Fresh from a slot on James Corden’s Late Late Show, Lou Sanders breezes into Brighton to blow away the grubby taint of the coronavirus—and your dad. Bawdy, brilliant and so charming we’d all be happy to have her as our step-mummy.
Crude and kind, clever and big-hearted
She’s at The Old Market as part of their annual Reigning Women season, ‘a genre-spanning mini-season of shows and events that are all about celebrating some of the kick-ass women that are strutting their stuff on the scene.’ There’s a buzz in the bar for tonight’s sold-out show, and a pleasing gender split in the crowd. Maybe winning Taskmaster, a jewel in Dave’s comedy crown, helped introduce the boys to Lou’s off-kilter brand of self-aware absurdity.
Say Hello to your New Step-Mummy was originally titled Lou Sanders: The Face that Launched a Thousand Dicks. It’s billed as a show about mental health, relationships and perverts. In truth it’s hard to say there’s any kind of theme here beyond having a splendid time while Lou Sanders entertains, but I have no problem with that.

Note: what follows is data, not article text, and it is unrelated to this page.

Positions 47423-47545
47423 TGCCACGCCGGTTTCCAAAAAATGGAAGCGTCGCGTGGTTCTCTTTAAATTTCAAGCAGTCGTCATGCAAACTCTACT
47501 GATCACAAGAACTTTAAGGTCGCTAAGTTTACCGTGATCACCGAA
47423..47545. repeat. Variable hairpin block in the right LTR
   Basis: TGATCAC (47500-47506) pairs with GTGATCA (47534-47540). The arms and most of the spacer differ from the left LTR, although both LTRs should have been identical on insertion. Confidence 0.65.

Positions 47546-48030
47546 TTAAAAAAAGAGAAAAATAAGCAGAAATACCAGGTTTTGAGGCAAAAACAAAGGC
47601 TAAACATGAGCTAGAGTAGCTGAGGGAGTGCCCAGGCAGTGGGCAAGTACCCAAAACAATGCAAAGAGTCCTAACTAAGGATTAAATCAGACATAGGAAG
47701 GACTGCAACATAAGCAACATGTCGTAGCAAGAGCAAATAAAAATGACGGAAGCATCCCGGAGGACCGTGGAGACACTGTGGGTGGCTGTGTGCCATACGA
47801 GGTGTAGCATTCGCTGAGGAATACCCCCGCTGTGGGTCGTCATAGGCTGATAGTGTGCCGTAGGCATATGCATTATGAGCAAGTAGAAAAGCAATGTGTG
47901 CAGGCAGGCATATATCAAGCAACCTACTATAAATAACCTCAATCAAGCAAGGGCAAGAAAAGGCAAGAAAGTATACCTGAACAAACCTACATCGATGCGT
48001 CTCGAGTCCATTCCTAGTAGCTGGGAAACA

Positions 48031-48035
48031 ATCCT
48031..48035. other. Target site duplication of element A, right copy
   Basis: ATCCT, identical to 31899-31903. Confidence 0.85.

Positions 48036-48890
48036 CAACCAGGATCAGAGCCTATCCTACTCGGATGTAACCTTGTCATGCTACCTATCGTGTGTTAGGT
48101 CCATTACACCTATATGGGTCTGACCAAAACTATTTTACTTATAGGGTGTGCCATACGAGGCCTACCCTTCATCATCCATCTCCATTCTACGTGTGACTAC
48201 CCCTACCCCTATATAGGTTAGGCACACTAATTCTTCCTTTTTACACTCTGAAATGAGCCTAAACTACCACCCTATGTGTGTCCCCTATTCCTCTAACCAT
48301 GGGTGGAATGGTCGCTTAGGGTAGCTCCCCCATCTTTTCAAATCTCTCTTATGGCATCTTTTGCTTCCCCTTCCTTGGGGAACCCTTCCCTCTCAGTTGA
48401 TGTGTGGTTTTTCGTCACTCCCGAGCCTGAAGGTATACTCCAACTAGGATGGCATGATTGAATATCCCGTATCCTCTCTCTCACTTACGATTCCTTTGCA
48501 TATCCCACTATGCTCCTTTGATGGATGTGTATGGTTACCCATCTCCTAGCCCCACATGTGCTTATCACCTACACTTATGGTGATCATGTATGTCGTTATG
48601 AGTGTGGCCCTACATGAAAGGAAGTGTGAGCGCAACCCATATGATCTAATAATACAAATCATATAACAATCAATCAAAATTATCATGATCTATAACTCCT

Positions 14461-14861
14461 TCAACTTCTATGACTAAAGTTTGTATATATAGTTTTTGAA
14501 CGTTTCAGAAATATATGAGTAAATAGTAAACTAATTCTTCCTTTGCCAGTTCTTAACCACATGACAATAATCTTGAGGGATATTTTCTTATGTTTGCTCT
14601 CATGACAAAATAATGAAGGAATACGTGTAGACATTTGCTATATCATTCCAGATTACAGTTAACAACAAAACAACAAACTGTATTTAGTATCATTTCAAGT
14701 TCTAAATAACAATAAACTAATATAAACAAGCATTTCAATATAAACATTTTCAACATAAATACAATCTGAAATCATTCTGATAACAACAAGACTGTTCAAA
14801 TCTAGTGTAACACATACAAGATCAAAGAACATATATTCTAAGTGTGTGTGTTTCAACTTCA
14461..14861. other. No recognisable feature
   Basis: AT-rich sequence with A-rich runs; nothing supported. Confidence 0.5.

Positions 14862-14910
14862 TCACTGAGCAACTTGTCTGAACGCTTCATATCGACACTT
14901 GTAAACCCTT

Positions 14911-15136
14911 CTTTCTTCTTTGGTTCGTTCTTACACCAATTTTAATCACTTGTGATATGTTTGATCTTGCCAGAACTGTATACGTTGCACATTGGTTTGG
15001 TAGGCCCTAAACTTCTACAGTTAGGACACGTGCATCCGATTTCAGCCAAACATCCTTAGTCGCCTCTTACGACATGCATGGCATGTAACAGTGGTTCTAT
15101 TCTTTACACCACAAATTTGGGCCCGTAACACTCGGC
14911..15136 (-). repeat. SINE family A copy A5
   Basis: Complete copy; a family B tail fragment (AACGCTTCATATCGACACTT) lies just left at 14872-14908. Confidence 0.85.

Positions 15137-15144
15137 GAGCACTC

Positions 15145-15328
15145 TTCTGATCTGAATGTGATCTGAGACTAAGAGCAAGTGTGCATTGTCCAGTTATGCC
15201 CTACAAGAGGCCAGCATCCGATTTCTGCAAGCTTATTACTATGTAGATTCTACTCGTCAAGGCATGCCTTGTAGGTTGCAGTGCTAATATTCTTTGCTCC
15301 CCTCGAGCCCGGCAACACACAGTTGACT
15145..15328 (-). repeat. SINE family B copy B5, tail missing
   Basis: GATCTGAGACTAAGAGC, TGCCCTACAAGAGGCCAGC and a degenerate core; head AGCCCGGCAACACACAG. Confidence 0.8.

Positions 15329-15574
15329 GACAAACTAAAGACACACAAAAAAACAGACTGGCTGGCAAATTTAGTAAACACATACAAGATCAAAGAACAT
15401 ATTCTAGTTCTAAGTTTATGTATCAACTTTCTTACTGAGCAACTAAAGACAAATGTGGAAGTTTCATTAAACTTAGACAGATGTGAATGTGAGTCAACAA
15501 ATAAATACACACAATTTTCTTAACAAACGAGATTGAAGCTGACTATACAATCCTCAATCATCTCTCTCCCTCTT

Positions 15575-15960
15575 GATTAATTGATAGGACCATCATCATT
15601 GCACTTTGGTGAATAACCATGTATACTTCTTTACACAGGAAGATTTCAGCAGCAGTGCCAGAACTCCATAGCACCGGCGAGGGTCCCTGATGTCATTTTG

Flipping from dick jokes to Malala and back again via Keanu Reeves and Chessington World of Adventure, Sanders’ set is full of dad jokes and happy finishes. Not the bad-pun, big jumper kind of dad jokes, but the ones about sitting on your dad’s face. Yes, those kind of happy finishes.
She slices up the millennialisms that have become the new norm (“it was a different time, you had to smash your own avocado then”) and her own awkward love life, flirting with the audience with beguilingly clumsy randiness. She’s honest, hilarious and self-aware about her body, her libido and her embarrassing reliance on a WhatsApp-based ‘energy worker’ called Jill.
Her skill is being great at joking about her own silliness without making herself, or women like her, sound foolish or like there’s anything wrong in not getting things right first time. Or in feeling bad because like you’re supposed to be mature enough to like older, kind men now but you’re still horny for skateboarders. You can laugh in self-recognition without feeling diminished.
Crude and kind, clever and big-hearted, Sanders is frank about feminism and astutely skewers the traps of self-criticism that come with trying to better yourself. Long may she reign.